Bitter Angels

Posted by : atcampbell | On : August 2, 2010

Bitter Angels by C. L. Anderson

On August 2nd, the North Reading Group met at the North Village Branch of the Austin Public Library, located at 2505 Steck Ave, to discuss Bitter Angels.   The author is Sarah Zettel, writing under the name C. L. Anderson.  It won the 2010 Phillip K. Dick award, given for a distinguished SF work issued originally in paperback form in the U.S.  Twelve members attended.  Nine had read Zettel before (this is her first book written as C. L. Anderson).  Eight started the book and six finished it.  Apparently the nom-de-plume was selected because the story was a departure from Zettel’s themes over the past several years and her recent books hadn’t sold well enough.

The central theme is how in a multi-planet colonial empire peace might be maintained by a dedicated central force (the Guardians) whose members are not permitted to kill, even in self defense.  The protagonist is a long-retired Field Commander of the Guardians, Terese Drajeske, who reluctantly accepts a return to duty to investigate the disappearance of a former close associate.  The book is a hybrid military SF-space opera-detective-spy story with a strong female protagonist, set in a planet best described as a “hell hole,” controlled by a despotic central government located nearby whose power is maintained by rationing water.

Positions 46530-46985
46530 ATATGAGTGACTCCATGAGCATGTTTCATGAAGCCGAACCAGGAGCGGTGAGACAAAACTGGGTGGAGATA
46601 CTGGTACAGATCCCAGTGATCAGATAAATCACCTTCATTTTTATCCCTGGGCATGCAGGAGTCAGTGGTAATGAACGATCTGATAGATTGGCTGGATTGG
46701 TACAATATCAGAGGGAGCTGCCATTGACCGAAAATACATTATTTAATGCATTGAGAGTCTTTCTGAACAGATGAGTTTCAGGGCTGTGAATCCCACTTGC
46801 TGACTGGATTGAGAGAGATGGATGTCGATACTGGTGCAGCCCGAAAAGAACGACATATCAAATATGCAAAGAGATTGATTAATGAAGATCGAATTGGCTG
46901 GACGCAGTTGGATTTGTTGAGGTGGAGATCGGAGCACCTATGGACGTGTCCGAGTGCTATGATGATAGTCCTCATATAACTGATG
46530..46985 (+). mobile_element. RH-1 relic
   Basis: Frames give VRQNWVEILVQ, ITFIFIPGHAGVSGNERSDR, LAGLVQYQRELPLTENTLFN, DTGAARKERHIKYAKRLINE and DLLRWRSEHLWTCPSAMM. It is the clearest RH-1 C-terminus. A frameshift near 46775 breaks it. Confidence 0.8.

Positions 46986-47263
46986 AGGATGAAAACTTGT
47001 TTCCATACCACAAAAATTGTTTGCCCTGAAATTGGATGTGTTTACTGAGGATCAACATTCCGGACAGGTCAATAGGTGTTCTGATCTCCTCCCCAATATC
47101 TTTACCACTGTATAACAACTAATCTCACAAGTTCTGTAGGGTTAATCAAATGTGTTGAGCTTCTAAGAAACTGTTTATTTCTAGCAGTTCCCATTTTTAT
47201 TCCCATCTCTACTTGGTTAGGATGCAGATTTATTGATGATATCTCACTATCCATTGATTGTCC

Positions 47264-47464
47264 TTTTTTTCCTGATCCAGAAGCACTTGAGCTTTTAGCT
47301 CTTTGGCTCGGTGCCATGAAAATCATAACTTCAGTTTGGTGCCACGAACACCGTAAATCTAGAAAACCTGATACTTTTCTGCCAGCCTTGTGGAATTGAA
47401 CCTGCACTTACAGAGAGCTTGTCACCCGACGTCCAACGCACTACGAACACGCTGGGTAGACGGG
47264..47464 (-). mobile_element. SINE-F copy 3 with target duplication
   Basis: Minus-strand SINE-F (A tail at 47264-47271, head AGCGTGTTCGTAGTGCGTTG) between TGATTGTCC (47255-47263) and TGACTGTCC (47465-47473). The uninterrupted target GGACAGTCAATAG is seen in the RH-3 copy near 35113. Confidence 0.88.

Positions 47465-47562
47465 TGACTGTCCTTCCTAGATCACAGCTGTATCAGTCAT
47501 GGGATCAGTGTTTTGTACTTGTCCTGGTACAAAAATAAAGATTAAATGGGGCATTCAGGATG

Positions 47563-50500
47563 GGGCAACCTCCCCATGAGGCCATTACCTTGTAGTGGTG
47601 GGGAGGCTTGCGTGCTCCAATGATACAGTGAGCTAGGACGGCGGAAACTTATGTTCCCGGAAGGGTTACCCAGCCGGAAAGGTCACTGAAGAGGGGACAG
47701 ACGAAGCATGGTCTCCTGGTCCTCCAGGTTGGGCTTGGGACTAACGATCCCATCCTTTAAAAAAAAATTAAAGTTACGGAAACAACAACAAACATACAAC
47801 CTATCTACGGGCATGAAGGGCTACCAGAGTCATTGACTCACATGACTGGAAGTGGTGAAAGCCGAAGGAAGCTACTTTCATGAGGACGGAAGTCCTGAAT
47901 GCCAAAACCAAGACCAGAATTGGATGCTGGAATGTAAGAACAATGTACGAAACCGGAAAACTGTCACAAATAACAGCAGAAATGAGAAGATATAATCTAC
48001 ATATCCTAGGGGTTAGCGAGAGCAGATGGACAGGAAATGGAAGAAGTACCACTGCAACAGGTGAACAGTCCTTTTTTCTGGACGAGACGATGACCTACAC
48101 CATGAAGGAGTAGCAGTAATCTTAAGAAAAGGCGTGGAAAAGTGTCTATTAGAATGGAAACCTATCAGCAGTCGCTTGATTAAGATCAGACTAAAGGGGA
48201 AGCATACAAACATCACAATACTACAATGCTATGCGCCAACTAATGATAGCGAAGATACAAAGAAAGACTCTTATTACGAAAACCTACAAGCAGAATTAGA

Several members like the book, for a variety of reasons.  One commented on the detailed world-building.  Another liked the pacing and the fact that all of the characters had detailed backgrounds.  Two commented that “the book wrapped up well.”  Others simply liked the story and said that it maintained their interest throughout.

A couple of readers found the pacing to be too slow early on; one dropped out after 60 pages.  One commented that the book had “too many viewpoint characters.”  Another complained that there was “too much motion,” creating confusion, although adding that the characterization was good and most of the action scenes were well done.

The consensus was that this is a good summer read.

After the meeting the group enjoyed dinner at The Black-Eyed Pea.

—Tom Sciance